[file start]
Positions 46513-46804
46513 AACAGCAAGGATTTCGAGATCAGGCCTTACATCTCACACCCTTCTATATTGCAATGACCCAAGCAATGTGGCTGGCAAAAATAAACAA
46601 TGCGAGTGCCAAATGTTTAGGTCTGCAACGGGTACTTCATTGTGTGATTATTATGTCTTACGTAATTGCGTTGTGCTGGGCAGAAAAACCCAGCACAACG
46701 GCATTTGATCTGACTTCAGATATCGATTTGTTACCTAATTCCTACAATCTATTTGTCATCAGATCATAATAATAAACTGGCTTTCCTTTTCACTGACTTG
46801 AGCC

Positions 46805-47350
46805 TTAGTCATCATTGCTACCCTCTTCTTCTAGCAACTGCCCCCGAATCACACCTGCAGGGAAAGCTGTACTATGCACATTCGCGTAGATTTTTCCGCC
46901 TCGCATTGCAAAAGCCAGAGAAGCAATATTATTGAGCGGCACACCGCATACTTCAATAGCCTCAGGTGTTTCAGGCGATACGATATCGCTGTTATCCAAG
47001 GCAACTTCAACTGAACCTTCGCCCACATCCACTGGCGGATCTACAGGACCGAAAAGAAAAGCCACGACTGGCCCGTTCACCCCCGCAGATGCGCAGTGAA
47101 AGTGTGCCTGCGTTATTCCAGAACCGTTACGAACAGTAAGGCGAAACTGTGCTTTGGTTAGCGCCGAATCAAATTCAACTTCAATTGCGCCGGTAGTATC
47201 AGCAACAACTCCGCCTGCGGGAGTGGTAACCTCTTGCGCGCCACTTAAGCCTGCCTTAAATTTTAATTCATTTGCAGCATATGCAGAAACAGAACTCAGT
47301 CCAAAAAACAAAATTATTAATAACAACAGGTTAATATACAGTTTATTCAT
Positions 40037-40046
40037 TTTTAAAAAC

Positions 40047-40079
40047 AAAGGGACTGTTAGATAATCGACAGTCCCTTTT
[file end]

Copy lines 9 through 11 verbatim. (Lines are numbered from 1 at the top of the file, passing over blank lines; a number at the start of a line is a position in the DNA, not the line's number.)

47001 GCAACTTCAACTGAACCTTCGCCCACATCCACTGGCGGATCTACAGGACCGAAAAGAAAAGCCACGACTGGCCCGTTCACCCCCGCAGATGCGCAGTGAA
47101 AGTGTGCCTGCGTTATTCCAGAACCGTTACGAACAGTAAGGCGAAACTGTGCTTTGGTTAGCGCCGAATCAAATTCAACTTCAATTGCGCCGGTAGTATC
47201 AGCAACAACTCCGCCTGCGGGAGTGGTAACCTCTTGCGCGCCACTTAAGCCTGCCTTAAATTTTAATTCATTTGCAGCATATGCAGAAACAGAACTCAGT